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'Max'

'Max' imagines a young Adolf Hitler

Friday, January 24, 2003

By Barry Paris, Post-Gazette Film Critic

Max Rothman, an aspiring Bavarian painter who lost his right arm at Ypres, is one of the walking wounded from World War I. But he's otherwise healthy, wealthy and wise, compared with his fellow artist-veteran -- a dysfunctional little corporal named Hitler.

 
 
'Max'

RATING: R for language and adult themes

STARRING: John Cusack, Noah Taylor, Leelee Sobieski

DIRECTOR: Menno Meyjes

Critic's call:

   
 

In "Max," Hungarian director Menno Meyjes tells the extraordinary tale of a fictional friendship between those two troubled ex-soldiers: One of them, an affluent Jew, is becoming Munich's most successful avant-garde art dealer; the other is becoming something more monstrous than the world has ever known.

"I've seen the future, and believe me -- there's no future in the future," says disillusioned Max, beautifully played by John Cusack.

In his gigantic art warehouse -- a converted train station -- rich customers wander about, glancing at the decadent expressionist and radical Bolshevik canvases. "Why is everything so expensive?" someone asks. "Because otherwise," Max replies, "nobody would buy it."

Max has a beautiful wife (Molly Parker), a soulful mistress (Leelee Sobieski) -- and a dangerous protege in the form of Young Adolf, a Young Frankenstein if ever there was one, in the carefully crafted performance of Noah Taylor. This Hitler (like the real one) has all sorts of good, bourgeois virtues: anti-alcohol, anti-cigarettes, anti-profanity or vulgarity of any kind. These days, he's trying to better himself by taking a course in public speaking. But to what end? To articulate the violently anti-Semitic theory and practice of Aryan superiority:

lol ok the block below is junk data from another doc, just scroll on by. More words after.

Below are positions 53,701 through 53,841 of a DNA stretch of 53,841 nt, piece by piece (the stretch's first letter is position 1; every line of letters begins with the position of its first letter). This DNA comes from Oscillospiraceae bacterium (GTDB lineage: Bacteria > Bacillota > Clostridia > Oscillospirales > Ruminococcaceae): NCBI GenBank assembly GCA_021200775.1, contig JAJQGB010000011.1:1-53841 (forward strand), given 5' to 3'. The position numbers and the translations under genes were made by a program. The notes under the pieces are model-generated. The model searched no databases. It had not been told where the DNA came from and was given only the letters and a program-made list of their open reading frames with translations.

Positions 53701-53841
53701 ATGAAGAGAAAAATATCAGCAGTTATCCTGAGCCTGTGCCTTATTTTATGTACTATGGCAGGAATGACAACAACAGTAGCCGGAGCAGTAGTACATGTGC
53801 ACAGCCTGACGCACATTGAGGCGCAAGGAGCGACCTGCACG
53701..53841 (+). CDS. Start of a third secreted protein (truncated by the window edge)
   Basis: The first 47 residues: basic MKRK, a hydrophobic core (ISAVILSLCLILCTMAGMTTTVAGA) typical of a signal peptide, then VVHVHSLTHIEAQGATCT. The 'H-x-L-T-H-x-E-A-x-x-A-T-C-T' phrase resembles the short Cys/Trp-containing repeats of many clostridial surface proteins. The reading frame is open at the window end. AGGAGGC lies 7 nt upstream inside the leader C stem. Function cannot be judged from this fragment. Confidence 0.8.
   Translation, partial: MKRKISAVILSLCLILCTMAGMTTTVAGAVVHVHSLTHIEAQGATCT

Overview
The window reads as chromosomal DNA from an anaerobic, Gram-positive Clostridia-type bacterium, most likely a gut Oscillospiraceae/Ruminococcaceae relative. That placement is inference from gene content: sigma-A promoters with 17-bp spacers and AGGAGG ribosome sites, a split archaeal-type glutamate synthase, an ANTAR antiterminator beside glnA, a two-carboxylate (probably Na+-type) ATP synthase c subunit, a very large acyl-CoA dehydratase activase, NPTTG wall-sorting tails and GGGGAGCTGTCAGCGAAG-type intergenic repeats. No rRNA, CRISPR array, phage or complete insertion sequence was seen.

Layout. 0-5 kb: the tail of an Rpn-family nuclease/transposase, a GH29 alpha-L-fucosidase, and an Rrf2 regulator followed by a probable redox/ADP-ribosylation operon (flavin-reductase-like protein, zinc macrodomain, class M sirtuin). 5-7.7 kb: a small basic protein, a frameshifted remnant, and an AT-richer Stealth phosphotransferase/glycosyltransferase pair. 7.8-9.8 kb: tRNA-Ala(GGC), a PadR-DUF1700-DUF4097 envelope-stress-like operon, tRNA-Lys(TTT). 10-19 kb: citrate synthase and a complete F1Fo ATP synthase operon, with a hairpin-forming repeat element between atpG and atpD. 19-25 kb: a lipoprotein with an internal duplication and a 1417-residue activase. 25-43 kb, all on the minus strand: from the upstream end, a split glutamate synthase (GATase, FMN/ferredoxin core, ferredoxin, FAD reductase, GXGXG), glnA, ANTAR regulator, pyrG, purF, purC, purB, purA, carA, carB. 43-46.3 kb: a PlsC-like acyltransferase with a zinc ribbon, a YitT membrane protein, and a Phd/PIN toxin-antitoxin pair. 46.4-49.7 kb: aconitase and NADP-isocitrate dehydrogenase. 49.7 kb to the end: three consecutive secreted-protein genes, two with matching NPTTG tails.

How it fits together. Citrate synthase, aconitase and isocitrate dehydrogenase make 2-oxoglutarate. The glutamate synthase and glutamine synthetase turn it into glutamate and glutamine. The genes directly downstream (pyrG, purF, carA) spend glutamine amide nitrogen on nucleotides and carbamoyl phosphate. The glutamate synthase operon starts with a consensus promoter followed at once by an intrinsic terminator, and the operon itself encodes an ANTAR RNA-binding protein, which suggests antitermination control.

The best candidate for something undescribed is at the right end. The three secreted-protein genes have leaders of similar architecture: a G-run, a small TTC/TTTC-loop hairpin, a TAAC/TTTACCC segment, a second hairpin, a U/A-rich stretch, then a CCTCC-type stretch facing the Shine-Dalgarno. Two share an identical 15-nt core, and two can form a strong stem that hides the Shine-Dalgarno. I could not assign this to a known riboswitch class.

"We have been stabbed in the back by the Jews and the profiteers," he screams with a mad gleam in his eye, proclaiming, "War is vitality!"

Calmly, in private, he confesses to Max, "All I have in this world is the conviction that I'm a great man -- but I have terrible doubts."

"Paint them!" comes the response.

Writer-director Meyjes' superbly cynical, bitterly ironic script is mitigated by humor. "What's the difference between a Rottweiler and a Jewish mother?" goes one of Max's jokes.

Answer: "Eventually, the Rottweiler lets go."

Likewise penetrating is Max's view on the warmongering "patriotism" of Germans: "Die for the mother-in-law land! War is the instrument by which the unhappy turn the happy into themselves." The film's greatest scene is a cutting-edge morality play in which Max makes that point by stuffing himself into a human sausage grinder.

It is a bit too ponderously philosophical at times, and its tragic conclusion comes without the proper build-up. But it contains deliriously acrophobic cinematography, gorgeous music and a quintessential Central European sensibility. Brilliantly performed by Cusack and Taylor, this thought-provoking "Max" is a flawed but fabulous allegory.

Barry Paris can be reached at 412-263-3859.

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